Training the Faculty

Educause attendees hear call to provide regular guidance for professors on how to use technology.

October 16, 2013
Participants of an Educause seminar see their survey results turned into a word cloud.

ANAHEIM, CALIFORNIA -- Faculty development is like a computer. Unless maintenance is performed at a regular basis with relevant updates, both risk becoming outdated to the point where students are unable to benefit.

That was the analogy used by two technology officials from St. Mary’s University of Texas as they presented their university’s approach to faculty development here on the first full day of seminars during the annual Educause conference.

Speaking to a crowd of about 25 university IT officials, Jeff Schomburg, director of the St. Mary’s Center for Instructional Technology, and Michael Chen, executive director of the center’s academic technology services division, said IT officers need to convince their administrations that, like replacing old computer hardware, investments in faculty development can’t be a one-time expense.

“You need to really implement a life cycle,” Chen said. “Technology is not just a tool [for faculty] to do their old jobs better. There are new tasks, and they have to realize that. You have to keep changing with the times.”

St. Mary’s, which enrolls about 4,000 students, began offering faculty development programs to faculty members in 2000 with the aid of a federal Title V grant, awarded to institutions that serve large Hispanic populations. The funding enabled faculty members to cut three hours from their teaching load to attend the weekly program for one semester. When the funding dried up in 2005 and the university shifted resources elsewhere, Chen and Schomburg pitched the idea to institutionalize faculty development by offering a yearlong program to instructors who expressed an interest in learning to use technology in their courses.

“It’s never just a ‘Well, I taught you once, I bought a projector once,'” Schomburg said. “It’s got to be ongoing.”

Faculty members at St. Mary’s apply to the program in February, and the most promising applications are selected by their deans in March. At the end of the spring semester, the faculty members attend a four-day institute on learning technologies. The new academic year starts with a two-day technology conference, and the fall and spring semesters are marked by faculty members showcasing their experiences with using technology in their courses.

Schomburg said the university has this year budgeted about $12,000 for the faculty development program. Most of that funding -- about $10,000 -- goes toward the summer institute, which includes keynote speaker fees and faculty incentives, this year in the form of iPads for the 12 instructors in attendance. The program has so far helped faculty members flip their classrooms, but also reach smaller goals, like being able to lead students through a video assignment.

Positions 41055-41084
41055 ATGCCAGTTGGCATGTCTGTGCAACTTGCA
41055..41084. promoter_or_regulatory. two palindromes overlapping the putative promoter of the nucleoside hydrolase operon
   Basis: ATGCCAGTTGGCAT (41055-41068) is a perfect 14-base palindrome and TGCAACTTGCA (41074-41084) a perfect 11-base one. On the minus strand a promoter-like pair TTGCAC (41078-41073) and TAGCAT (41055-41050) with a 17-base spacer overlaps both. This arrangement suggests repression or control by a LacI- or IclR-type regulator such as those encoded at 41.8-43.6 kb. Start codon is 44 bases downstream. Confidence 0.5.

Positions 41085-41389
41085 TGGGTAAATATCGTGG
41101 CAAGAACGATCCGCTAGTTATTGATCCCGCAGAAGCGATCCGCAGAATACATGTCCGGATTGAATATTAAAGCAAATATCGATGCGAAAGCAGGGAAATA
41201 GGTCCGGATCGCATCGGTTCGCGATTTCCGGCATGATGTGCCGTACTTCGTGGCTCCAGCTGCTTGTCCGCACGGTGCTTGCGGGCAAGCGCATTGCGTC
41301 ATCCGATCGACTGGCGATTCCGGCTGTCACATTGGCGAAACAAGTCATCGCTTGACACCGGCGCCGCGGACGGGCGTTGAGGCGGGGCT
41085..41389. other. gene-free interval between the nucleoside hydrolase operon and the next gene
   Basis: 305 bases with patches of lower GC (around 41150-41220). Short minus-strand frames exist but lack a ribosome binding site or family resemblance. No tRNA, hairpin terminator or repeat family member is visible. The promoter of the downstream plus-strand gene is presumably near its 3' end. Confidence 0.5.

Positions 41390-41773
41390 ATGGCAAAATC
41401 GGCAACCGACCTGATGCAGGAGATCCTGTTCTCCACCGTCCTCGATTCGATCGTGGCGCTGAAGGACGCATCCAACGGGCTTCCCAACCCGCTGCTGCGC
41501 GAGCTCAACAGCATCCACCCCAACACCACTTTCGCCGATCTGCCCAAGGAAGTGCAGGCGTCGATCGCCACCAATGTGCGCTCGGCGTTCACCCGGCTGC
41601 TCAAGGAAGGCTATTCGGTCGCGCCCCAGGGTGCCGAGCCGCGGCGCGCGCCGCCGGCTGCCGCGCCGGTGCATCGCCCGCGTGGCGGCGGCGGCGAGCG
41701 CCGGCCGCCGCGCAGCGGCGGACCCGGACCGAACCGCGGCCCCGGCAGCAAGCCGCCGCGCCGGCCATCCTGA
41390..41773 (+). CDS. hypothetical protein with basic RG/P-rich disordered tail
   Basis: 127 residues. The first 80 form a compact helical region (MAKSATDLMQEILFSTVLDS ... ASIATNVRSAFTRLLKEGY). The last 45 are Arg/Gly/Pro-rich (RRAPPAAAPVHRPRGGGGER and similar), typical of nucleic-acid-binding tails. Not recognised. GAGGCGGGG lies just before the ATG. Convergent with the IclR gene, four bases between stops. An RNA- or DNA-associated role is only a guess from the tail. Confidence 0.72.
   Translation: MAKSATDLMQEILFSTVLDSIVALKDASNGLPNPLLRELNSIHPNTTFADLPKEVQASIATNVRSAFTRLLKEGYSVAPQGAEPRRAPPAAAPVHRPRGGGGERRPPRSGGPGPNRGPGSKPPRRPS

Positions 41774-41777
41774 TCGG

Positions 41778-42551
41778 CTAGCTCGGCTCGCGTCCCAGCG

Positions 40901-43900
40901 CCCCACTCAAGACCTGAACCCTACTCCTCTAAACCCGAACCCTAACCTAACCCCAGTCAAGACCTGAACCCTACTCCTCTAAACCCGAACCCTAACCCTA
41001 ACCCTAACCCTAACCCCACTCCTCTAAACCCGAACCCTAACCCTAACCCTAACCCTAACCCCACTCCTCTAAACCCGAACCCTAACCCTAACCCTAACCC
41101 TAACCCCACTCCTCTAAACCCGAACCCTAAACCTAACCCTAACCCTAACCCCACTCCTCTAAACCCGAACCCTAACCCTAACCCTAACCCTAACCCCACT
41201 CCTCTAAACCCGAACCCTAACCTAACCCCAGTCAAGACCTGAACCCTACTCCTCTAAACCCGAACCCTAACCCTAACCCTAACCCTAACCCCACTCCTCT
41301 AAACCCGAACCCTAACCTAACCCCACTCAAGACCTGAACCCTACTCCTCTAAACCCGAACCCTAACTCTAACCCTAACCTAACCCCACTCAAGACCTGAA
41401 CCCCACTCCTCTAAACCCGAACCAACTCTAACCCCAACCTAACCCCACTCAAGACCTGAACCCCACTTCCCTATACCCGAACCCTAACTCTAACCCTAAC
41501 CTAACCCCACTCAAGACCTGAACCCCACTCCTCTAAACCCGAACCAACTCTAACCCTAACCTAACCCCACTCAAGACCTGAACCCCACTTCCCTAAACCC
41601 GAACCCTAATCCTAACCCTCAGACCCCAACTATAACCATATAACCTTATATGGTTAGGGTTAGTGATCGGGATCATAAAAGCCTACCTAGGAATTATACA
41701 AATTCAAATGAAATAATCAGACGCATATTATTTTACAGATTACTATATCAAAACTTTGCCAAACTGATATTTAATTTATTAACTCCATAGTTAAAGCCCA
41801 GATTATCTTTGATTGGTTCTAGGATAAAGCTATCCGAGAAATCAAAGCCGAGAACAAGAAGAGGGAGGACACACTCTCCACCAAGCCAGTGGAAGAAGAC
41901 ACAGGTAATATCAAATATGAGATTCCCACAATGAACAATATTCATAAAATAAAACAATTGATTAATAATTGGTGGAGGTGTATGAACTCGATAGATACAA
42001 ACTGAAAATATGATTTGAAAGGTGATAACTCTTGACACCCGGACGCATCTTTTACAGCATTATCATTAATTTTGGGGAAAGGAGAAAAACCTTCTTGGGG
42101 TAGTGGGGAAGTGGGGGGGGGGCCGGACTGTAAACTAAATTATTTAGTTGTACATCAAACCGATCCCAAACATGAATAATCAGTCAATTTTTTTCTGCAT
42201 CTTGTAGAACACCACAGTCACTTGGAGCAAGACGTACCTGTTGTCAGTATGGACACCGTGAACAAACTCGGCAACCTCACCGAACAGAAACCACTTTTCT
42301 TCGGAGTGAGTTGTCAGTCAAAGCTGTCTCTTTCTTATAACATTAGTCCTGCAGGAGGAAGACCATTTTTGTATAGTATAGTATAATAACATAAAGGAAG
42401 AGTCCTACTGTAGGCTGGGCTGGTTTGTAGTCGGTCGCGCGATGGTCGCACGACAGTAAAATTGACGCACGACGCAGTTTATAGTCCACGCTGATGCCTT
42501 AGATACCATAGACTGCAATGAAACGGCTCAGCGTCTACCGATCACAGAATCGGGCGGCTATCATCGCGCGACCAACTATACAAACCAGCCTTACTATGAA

When asked to identify the challenges stopping them from creating similar faculty development programs, participants, who represented institutions as different as Mesa Community College and Aalborg University in Denmark, voiced many of the same issues -- among them the ever-present funding issues and lack of administrative support. These views were in many ways consistent with the findings in Inside Higher Ed's survey on faculty attitudes on technology, released in August.

Amy Ostrom, an instructional technologist at the College of Charleston, said faculty members at her institution are awarded a stipend to participate in faculty development classes, but that the programs represent an additional commitment on top of teaching and researching. She joined other participants in saying institutions need to follow up with faculty members to ensure the skills they gained don’t go to waste.

Representatives from larger universities and state systems said individual schools and departments are hosting faculty development sessions on their own, but that the institution as a whole may lack an overarching strategy.

“We have dozens of these people sprinkled across the university not necessarily working together,” said Julian Allen, director of professional and technical support services at Georgia State University.

One popular idea that emerged from the session was to centralize faculty support and technology services, creating a one-stop shop. Such a center could provide support for faculty members looking to take their courses online, but also a safe haven for those needing remedial help. That could make faculty development more appealing to those who don’t participate for fear of “sitting a group with their colleagues, their peers and not know something,” as Elise Fisher, director of instructional technology at William Jewell College, put it.

“Faculty don’t want to be told they’re students,” Schomburg said to murmurs of agreement from the audience.

Later, Ostrom added, “They also don’t like to trained ... by students.” Schomburg pushed back on that statement, and said St. Mary’s faculty institute now features student roundtables. If A-students are ignoring the technology used in the classroom, he said, “just think what the Bs, Cs and Ds are doing.”

To gauge what the audience hoped to gain from the session, Schomburg polled the participants in the room and converted the results into a word cloud (pictured above). The words “faculty,” “engaging,” “learning” and “technology” loomed large.

Those words in some sense reflected how St. Mary’s has changed the focus of its faculty institute. In 2010, Schomburg said more sessions featured vendor presentations on specific technology, like demonstrating Skype calls and podcasting through iTunes U. This year’s institute, however, talked more about pedagogy and instructional design.

Schomburg said, “It’s less about ‘Here’s how I use this exact tool’ and more about the bigger picture.”


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